THE INTEGRITY IN PUBLIC LIFE ACT & GOVERNANCE
The Trinidad and Tobago Chamber of Industry and Commerce welcomes the appointment in June, after a considerable absence, of new members of the Integrity Commission.
This Commission is an important institution, established by the Constitution of Trinidad and Tobago, with a mandate to “ensure that persons in public life and persons exercising a public function comply with the laws governing integrity in the fulfilment of their duties”. The Chamber therefore shares the public view that the Commission should be regarded in accordance with the importance it deserves.
The Chamber is satisfied that, by and large, the Integrity in Public Life Act (the Act) provides the infrastructure, appropriate to foster good governance by persons in public life, save and except that we maintain that the statutory requirement by section 11 for annual filing of the declaration of one’s assets is a disincentive to those the country requires for public service. Those to whom good governance, conflict of interest principles, illicit gifts and corrupt activities are easily understood and identified, without the need to comply.
In our view, as with almost every other law in the country, the strict enforcement of the provisions of the Act, remains an area of grave concern. We note, with great trepidation, the numerous names of persons in public life published in the print media, who have violated section 11, yet we are unaware of any attempts by the Commission whatsoever, to address such violations by the enforcement of section 21, which provides penalties of $250,000 or ten years’ imprisonment and forfeiture of ill gotten gains. Perhaps, the prosecution of Basdeo Panday for his undisclosed bank account may be the only serious effort at public enforcement. Section 20 (4) and (5) requires everyone at the Commission to be sworn to secrecy. While this may be necessary, it must not be a convenient tool for use by the Commission in defending or excusing its failure to enforce every single provision of the Act, and so, set some example in leadership of good governance, confidence and respect for the Commission. The Chamber takes no pleasure in singling out the Integrity Commission for this criticism, for it is just as pertinent to the exercise of the powers of enforcement by most, if not all, other institutions of governance in this fair land.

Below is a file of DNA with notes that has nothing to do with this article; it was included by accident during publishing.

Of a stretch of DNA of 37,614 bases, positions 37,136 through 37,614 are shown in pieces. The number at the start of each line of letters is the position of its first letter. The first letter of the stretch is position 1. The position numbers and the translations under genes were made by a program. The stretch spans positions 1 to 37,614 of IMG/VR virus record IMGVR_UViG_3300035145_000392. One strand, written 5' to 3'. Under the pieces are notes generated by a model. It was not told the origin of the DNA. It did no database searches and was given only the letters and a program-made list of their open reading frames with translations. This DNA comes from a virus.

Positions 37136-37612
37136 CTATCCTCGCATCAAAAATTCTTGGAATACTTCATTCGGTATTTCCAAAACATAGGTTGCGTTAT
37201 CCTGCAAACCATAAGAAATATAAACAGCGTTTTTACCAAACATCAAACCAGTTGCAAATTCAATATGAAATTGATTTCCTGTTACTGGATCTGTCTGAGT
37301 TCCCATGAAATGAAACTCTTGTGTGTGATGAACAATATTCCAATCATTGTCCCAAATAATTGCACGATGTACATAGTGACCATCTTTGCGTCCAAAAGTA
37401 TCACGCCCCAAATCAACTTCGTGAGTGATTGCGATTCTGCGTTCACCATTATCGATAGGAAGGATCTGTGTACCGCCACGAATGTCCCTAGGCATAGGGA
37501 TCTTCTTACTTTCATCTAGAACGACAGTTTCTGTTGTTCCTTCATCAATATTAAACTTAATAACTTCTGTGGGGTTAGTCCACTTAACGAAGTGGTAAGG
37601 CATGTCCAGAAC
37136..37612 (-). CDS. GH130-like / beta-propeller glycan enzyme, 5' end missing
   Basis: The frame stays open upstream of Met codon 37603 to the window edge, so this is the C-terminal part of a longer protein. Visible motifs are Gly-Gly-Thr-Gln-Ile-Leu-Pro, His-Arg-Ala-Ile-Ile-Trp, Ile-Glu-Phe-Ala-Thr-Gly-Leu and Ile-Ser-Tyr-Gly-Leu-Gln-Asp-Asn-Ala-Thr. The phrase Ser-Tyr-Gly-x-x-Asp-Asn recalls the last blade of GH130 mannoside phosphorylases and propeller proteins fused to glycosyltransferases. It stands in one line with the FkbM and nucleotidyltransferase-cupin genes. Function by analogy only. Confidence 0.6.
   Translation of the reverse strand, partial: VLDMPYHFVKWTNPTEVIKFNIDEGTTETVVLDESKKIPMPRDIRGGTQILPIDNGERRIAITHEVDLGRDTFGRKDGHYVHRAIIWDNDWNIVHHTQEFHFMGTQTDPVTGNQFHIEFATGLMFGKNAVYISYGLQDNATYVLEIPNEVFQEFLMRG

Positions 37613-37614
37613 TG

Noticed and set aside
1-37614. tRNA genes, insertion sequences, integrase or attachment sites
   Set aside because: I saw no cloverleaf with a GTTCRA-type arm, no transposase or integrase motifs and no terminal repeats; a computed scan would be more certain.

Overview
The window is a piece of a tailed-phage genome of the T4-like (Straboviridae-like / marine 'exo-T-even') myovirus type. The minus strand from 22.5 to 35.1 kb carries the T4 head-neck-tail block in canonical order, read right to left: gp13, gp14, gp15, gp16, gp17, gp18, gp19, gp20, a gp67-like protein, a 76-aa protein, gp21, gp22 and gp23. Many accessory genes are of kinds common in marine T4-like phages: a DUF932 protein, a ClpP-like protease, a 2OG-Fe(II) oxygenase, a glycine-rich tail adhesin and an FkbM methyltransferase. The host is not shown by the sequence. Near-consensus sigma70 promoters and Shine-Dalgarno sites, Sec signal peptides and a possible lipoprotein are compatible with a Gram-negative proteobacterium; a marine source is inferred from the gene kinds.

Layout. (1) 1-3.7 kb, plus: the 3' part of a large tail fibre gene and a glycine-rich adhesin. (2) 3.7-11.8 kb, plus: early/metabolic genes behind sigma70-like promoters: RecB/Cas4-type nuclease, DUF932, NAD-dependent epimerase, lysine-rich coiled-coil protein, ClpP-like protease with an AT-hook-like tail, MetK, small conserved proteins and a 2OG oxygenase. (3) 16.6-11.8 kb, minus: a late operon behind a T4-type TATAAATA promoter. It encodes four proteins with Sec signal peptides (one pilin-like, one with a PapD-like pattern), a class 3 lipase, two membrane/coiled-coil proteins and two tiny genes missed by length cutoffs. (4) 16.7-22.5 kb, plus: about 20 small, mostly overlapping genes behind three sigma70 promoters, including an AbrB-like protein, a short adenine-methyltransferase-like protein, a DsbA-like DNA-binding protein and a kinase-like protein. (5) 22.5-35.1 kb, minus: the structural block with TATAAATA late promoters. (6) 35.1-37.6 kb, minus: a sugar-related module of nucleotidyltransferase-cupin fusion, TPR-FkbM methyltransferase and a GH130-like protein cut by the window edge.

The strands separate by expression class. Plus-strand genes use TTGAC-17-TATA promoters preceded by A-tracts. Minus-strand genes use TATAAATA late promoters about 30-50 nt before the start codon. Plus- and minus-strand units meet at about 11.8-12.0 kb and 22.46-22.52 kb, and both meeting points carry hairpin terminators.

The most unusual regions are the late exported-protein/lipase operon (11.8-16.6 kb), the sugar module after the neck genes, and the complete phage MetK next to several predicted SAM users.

When last have the police and Director of Public Prosecutions (DPP) invoked the provisions of the Prevention of Corruption (PoC) Act? In the Chamber’s opinion, while the Integrity in Public Life Act may be modern thinking, this PoC Act of 1987 is a simple one geared to address the ‘bobol’ at ground level. The task force we propose later in this article should be commissioned to enforce the powers given by this Act, so that the advantage taken by public officers of the man in the street who also accepts illegal consideration for Government and local services, may be satisfactorily addressed. The mere conviction of one wrongdoer will deter many others of similar ilk!
As we often speak to impediments to the ease of doing business in T&T, we must also acknowledge that a lack of integrity in public life does, too, impact on business. These barriers not only negatively impact efficiency, time, cost and legitimate expectation, but provide ripe opportunities for corruption of all types, the Licensing Authority, the ports, Customs, the justice system and anywhere the consent, approval, licence and signature of anyone is required for advancement of the process.